“The textile and garment industry remain the key driver of sustainable jobs and development for most national economies of developing nations like ours. Indeed, for Nigeria and Africa to meet the Sustainable Development Goals 2030, especially SDG 9 dealing with industry and innovation, the continent must innovate and industrialize”: John Adaji president of the NUTGTWN
Lagos, Oct. 9, 2020 The National Union of Textile Garment and Tailoring Workers of Nigeria (NUTGTWN) says textile industry remained critical in addressing the nation’s current unemployment challenge.
Its National President, Mr John Adaji, made the disclosure at a news conference on Friday in Lagos.
Adaji said the vision of President Muhammadu Buhari to create 100 million jobs was realisable, if the nation’s textile industry was fully revived.
“The Nigerian Cotton Textile and Garment sector alone has the capacity to create more than five million jobs.
“Also, it will improve internally generated revenue; reduce over 4.0 billion dollars import bill incurred annually on textile and apparel; safeguard and earn foreign exchange for the country,” he said.
John Adaji has said that workers in the textile and garment industries were the most affected by the COVID-19 pandemic in Africa including Nigeria but no job loss has been recorded in the industry during the nationwide lockdown due to the COVID-19 pandemic.
Adaji said: “However, there were some retrenchment that had to do with retirement, but in terms of reduction of our members in terms of the pandemic, there was none.
“This was achieved through call for collaboration, cooperation and understanding between employers and employees, which was supported by the Nigeria Employers’ Consultative Association and Nigeria Labour Congress.
“We had some cases of pay cut, but no job losses.”
“Prior to the pandemic, the industry was on the part of recovery following some interventions by the Federal government through the Central Bank of Nigeria (CBN) within the framework of the Cotton Textile and Garment (CTG) policy,” he said.
He said that in spite of the efforts to revive the textile industry, it was still confronted with many challenges.
According to him, the challenges include: inadequate and costly electricity supply, smuggling, poor patronage, poor infrastructure, high taxation and interest rates and depreciating value of the naira.
“Although, the Nigeria Customs Service has recorded some achievements in combating smuggling, more still need to be done.
“Customs service should come out with creative measures that must include consistent raids of the warehouse of smugglers in Kano Lagos, Kaduna, and other cities of the federation.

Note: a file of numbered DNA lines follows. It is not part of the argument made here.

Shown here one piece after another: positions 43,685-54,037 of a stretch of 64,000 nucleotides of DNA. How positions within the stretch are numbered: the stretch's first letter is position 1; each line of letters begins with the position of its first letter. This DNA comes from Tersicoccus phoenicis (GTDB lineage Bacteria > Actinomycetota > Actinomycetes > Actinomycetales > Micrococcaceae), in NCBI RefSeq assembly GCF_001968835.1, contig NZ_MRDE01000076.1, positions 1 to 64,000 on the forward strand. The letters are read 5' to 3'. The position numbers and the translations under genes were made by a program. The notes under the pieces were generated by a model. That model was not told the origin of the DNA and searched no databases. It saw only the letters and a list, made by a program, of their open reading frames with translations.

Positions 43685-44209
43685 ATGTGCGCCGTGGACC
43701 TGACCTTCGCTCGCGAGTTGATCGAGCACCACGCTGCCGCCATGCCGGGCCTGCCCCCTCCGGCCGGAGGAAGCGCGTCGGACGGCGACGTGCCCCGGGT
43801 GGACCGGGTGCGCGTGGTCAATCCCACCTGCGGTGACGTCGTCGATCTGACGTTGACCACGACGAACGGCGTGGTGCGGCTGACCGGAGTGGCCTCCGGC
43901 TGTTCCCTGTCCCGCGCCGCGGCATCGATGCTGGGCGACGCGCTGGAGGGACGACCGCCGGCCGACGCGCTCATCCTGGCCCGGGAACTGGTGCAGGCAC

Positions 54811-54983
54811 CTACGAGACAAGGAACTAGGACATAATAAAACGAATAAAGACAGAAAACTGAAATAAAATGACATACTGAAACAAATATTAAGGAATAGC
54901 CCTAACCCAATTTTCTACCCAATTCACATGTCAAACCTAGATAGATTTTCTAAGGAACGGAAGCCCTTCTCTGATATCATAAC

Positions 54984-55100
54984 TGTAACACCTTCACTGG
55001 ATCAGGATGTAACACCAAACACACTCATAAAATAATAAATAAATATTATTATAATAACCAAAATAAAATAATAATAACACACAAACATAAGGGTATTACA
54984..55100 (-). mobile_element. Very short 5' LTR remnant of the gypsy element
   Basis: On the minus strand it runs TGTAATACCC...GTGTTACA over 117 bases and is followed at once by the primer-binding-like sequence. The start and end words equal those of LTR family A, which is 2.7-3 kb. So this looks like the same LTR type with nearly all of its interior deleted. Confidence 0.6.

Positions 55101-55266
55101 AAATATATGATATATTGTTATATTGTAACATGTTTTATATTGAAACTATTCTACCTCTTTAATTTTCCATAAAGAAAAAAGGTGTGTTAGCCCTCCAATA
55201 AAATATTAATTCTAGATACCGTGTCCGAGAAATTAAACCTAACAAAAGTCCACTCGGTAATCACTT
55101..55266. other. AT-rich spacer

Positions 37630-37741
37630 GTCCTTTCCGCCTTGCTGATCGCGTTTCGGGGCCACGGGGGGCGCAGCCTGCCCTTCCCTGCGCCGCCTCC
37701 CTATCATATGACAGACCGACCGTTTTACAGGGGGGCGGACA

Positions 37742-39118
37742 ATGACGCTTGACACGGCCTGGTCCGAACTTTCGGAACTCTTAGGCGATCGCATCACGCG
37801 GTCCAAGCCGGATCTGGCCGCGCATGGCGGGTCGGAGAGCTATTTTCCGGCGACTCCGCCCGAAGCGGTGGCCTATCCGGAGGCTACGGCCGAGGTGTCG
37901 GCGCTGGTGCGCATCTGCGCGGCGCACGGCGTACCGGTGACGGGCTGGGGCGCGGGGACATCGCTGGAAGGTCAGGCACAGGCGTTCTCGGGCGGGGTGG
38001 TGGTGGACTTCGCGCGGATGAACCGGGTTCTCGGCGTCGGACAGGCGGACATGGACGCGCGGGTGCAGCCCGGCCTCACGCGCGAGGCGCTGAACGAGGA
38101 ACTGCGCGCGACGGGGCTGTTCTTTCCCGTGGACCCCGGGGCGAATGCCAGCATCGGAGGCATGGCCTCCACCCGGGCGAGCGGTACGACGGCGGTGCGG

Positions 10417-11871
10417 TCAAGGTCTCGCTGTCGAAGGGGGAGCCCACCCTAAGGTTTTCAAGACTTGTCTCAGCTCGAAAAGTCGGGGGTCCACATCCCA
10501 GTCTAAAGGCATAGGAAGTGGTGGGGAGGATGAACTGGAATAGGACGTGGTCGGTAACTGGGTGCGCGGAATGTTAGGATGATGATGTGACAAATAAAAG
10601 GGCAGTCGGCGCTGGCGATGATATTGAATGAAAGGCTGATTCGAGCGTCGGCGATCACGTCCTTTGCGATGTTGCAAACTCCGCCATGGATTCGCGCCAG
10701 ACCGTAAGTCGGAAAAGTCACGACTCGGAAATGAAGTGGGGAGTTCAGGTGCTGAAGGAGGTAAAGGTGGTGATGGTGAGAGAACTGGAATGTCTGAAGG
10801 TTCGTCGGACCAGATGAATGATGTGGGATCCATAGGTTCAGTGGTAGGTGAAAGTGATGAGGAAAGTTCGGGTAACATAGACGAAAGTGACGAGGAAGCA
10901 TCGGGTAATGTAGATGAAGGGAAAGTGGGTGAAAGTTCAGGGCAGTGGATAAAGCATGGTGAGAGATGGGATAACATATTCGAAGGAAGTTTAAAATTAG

“There should be establishment of a Presidential Task Force made up of relevant stakeholders, including the union, with the power to confiscate goods smuggled into the country,” he said.
He said that in the factories that have commenced operation, “we ensure appropriate health and safety measures are put in place in accordance with IndustriALL’s ‘Covid-19 Advice for Workers and Employers.”
The International Labour Organization (ILO) had launched ILO Call for Action initiative to generate funds to protect garment workers’ income during the current COVID 19 crisis. The objective is to generate funds to protect garment workers’ income during the crisis as well as strengthen social protection for the future. Many textile factories have threatened closures, retrenched workers and cut wages in the wake off of continental lock down in response to the Virus.
While commenting on the criteria being considered for support for textile industry in Africa, Comrade Aremu said beyond the level of dependency of the country on garment industry for exports and jobs, the financial ability of the country to support the garment during the health and economic crisis and liquidity needs for business continuity and payment of worker wages, the government bailouts should be part of the overall efforts to re-industrialize the continent.
About Nigeria’s textile industry
Nigeria’s textile industry is one of the biggest in Africa. It’s a feeder for a local fashion market that’s valued at over $4.7 billion, accounting for 15% of the sector’s output on the continent.
While there’s been some growth in the past few years, the industry still has some way to go if it’s to reach the heights of the 1970s, when it employed hundreds of thousands and contributed a sizeable fraction to the Nigerian economy. The top textile companies in the country are concentrated in Kano and Lagos, with a number sited in other towns and cities in the North and South.
Some major textile companies are: